Construction planning and scheduling: a quick intro
Construction planning and scheduling are key aspects in integrating all your construction activities and phases needed to complete a given construction project at a given budget and time frame. Although having individual functions, planning and scheduling are inseparable when it comes to successful project management.
Construction planning essentially covers the choosing of relevant policies, procedures, and processes to achieve your project goals. Construction scheduling adapts your construction project action plans for scope, time, cost, and quality into a functioning calendar. This process of adaptation of the project specifications including requirements for resources (labour, equipment, materials, etc.), communications, risks, and procurement into an operational workflow system is critical for your project team.
Together with your project plan and budget, your schedule becomes your central tool for managing your projects. Additionally, having an integrated or coordinated cost-time schedule functions as your foundation for monitoring and controlling activities all throughout your project’s life cycle.
Why construction planning and scheduling are important
Proper construction planning and scheduling are important in ensuring that your construction project gets completed on time and within budget. A thoroughly planned construction schedule not only outlines the pace of your work but it dictates how your work gets done. It also helps define your processes, methods, and sequences for when materials are put in place.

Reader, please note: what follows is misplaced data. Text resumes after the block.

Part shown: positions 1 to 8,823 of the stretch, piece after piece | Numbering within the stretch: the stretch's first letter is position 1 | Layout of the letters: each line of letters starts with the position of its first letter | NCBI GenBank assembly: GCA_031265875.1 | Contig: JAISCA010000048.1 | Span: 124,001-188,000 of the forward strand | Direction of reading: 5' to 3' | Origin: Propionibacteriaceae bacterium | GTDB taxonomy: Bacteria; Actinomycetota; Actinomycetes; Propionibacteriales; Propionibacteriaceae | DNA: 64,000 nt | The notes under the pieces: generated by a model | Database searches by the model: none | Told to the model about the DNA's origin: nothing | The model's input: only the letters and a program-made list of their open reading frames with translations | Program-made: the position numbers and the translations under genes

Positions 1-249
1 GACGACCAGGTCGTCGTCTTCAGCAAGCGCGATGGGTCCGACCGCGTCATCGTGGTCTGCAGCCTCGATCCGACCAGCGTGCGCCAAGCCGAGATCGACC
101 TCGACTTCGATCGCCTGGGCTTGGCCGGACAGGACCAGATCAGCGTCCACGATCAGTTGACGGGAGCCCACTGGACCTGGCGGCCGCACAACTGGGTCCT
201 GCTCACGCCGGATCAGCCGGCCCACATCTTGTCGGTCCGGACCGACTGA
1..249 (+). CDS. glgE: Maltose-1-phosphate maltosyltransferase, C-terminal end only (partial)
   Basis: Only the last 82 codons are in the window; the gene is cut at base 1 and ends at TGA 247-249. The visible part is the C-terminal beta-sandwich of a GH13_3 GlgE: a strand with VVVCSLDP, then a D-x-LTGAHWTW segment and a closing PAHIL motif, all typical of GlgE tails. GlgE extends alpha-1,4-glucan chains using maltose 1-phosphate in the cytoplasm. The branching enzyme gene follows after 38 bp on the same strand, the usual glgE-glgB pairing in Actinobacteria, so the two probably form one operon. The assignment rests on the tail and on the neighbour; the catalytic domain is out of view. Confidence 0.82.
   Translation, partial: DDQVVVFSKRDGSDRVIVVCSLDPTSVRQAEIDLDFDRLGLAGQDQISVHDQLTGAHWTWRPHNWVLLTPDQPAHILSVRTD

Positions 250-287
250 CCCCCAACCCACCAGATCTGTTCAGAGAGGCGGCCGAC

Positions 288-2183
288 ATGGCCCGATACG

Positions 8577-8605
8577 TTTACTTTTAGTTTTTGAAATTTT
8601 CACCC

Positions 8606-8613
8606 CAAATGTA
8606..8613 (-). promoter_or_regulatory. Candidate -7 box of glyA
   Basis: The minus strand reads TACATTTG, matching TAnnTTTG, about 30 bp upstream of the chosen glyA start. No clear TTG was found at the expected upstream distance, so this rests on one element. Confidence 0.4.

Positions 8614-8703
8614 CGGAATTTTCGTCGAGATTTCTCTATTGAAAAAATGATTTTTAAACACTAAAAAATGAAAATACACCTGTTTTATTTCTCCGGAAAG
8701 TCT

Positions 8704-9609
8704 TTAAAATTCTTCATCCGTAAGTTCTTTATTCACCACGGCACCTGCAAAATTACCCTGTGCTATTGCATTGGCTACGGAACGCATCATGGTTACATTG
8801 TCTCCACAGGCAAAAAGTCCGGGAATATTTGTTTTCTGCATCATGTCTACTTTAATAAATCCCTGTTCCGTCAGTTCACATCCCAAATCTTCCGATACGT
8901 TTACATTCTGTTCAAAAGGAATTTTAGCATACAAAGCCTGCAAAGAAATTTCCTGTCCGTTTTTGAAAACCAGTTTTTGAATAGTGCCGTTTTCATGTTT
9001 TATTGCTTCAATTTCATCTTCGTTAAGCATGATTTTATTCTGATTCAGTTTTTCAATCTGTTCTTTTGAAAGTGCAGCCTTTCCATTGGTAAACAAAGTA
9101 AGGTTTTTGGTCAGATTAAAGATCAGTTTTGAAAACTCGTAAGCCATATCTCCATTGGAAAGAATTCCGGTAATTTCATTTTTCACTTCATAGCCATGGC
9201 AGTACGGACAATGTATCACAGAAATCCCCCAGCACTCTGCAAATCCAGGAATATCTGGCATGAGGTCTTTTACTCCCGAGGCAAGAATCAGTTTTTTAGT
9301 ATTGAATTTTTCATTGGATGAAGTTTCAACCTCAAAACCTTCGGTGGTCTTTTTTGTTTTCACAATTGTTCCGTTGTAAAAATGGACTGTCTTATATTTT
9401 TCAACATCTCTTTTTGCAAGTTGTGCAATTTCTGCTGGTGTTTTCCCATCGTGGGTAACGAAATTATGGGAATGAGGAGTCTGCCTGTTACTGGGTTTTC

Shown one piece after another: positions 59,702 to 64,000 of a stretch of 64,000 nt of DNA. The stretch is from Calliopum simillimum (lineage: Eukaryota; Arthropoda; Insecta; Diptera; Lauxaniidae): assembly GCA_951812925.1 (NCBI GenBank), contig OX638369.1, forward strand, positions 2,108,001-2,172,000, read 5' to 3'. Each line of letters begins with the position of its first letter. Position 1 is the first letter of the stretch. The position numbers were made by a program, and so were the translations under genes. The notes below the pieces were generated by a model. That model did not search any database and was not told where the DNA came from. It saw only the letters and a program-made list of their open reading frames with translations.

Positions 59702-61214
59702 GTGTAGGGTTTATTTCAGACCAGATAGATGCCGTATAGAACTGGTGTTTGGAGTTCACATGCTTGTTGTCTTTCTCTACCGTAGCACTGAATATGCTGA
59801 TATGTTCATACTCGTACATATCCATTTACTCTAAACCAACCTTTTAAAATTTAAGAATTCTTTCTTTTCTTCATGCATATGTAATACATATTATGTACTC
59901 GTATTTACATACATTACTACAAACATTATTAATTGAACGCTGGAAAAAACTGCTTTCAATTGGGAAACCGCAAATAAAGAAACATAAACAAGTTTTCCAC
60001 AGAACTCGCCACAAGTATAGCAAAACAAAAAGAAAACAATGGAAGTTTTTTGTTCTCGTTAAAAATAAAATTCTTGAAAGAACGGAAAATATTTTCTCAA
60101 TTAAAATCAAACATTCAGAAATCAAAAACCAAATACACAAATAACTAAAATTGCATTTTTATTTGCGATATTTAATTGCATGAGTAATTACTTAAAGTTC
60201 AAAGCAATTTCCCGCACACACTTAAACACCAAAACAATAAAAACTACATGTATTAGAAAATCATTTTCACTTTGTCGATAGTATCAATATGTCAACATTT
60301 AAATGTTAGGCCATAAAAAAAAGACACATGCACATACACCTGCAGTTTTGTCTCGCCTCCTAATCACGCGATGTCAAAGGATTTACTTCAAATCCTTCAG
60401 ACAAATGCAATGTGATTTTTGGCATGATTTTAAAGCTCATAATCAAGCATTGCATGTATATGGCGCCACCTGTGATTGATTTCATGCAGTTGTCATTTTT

Preparing your construction schedule meticulously and ahead of time maximises your efficiency and productivity. As your construction schedule allows you to improve your quality control measures, it is effortless to sequence work and to ensure you have the correct quality and quantity of materials used in each step.
Materials and resources procurement is on track as you can use your schedule to purchase the right materials exactly when you need them. Safety performance is improved as you use your schedule to track which worker is on site and make sure that protection guidelines are properly followed.
Having a reliable construction schedule also allows you to allocate your time better among all your project stakeholders, which helps them plan their activities better. By getting total control of your project, you reduce unpleasant surprises, making it easy to avoid cost overruns and delays.
What is construction planning?
Construction planning is essential in managing and executing your construction projects as it involves selecting the technology, defining the work tasks, estimating the required resources and extent of individual tasks, and identifying possible interactions and workflows among different activities.
An efficient construction plan is fundamental in setting your budget and schedule for the entire work needed. Creating and developing the construction plan is a highly challenging and critical task in construction management.
You have to develop the technical aspects and on top of that, you have to make organisational decisions about relationships between project stakeholders and even the subcontractors you will have to include.
However, it isn’t enough just to track and use construction data for a single project. Real estate developers especially benefit from storing their data over a long period. For example, one of the best reasons to maintain CRE data (or commercial real estate data) is because it allows for better decision-making.
According to The Constructor, a civil engineering informational resource website, there are three major types of construction project planning:
1. Strategic planning
It involves a high-level selection of project objectives. Strategic planning is usually done by the project owner’s corporate planners. In order to achieve the owner’s project goals, they decide what project to build and the completion deadline with the project teams developing the master construction execution plan that falls within the guidelines set in the strategic and contracting plans.